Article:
I have been fortunate enough to either measure myself or get detailed measurements of the four surviving Williams Guns. That is, I *think* there are only four ... some of these guns have moved around over the years but AFAIK here is where they are now:
- Kentucky Military History Museum (Frankfort)
- New Market Battlefield Museum (Virginia - this gun was at VMI in the past)
- West Point Museum (New York)
- Watervliet Arsenal (New York - either this one or the one at West Point was at the Smithsonian at one time)
All of these guns differ from each other in small regards, including the caliber (ranging from 1.4 to 1.57 inch). Ammunition is unclear, but was said to be a solid shot round and also a buckshot round, using fixed cartridges of self-consuming paper. I have seen dug projectiles that were ID'd as Williams Gun projectiles, but most of these were larger than 1.57-inch. The barrels are smoothbore, so the ammo would likely have been a spherical or perhaps somewhat elongated ball.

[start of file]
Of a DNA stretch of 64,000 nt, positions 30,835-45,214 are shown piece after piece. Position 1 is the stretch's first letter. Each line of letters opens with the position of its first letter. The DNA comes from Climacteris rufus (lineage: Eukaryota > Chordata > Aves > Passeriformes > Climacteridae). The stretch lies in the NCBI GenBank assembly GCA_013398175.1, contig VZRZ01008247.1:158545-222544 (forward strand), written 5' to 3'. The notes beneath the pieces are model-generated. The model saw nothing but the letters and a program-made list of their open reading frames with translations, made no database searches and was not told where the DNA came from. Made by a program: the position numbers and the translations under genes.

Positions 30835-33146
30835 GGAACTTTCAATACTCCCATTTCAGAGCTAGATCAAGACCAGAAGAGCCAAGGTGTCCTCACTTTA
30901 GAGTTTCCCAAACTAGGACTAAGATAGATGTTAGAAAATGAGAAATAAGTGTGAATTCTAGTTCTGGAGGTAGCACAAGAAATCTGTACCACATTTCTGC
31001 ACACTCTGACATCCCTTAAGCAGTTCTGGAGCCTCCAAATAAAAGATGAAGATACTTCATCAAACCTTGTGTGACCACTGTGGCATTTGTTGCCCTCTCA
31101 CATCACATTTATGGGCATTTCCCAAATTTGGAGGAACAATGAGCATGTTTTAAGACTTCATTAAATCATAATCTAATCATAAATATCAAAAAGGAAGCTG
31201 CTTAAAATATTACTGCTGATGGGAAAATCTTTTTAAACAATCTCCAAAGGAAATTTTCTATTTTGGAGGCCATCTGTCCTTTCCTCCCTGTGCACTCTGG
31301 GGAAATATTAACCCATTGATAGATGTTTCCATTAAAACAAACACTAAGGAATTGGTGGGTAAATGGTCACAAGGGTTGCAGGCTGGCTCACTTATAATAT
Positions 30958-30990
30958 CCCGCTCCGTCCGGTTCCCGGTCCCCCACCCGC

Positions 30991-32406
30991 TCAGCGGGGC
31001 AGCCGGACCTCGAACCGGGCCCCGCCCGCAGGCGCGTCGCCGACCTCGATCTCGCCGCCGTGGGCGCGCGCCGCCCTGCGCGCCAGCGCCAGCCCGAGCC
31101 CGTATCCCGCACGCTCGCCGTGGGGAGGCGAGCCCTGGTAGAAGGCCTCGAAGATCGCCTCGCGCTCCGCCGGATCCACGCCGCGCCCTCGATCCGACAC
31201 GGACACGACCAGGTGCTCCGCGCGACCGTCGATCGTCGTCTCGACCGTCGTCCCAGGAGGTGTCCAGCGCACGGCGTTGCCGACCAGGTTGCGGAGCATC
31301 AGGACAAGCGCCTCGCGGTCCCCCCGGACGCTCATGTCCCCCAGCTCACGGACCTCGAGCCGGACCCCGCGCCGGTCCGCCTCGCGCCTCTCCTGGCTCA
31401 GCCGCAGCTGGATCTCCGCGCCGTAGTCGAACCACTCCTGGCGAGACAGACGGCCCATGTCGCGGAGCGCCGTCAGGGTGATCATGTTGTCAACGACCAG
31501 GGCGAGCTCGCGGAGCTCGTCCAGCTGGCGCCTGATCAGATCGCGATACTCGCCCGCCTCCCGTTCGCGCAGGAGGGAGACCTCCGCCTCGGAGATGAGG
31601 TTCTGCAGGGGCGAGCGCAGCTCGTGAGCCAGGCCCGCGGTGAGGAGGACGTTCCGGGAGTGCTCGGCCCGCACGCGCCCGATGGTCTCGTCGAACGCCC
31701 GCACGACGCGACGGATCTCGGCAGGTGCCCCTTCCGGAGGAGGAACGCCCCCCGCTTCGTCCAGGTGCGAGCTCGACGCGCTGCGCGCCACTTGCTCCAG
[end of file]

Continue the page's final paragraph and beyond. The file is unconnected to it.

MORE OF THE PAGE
The gun worked on the principal of a fore-and-aft sliding breechblock, worked by a crank attached a spiral cam. This same crank worked another cam that operated a hammer on the side of the barrel that fired the standard musket percussion cap. There have been claims that the Williams Gun could fire 65 rounds a minute, but this would depend on the carefully orchestrated movements of the 3-man crew (especially the capper, who didn't have much time to place the small musket cap before the hammer fell).
The Williams Gun has been called a "machine-gun" (even the "first machine-gun used in battle"), but this is incorrect - it was not an automatic weapon. Each round had to be loaded and fired by hand.
If you can locate a copy, I published an article in a magazine called "The Kentucky Explorer" with more details on the gun (Williams was a Kentuckian and the most notable use of the Williams Guns was in Schoolfield's Ky. Btty.) - "Kentuckian Invented First Machine Gun Used in Combat During Civil War," The Kentucky Explorer 9(9), March 1995, pp. 54-55 (I didn't choose the article title - it WASN'T a machine gun ;).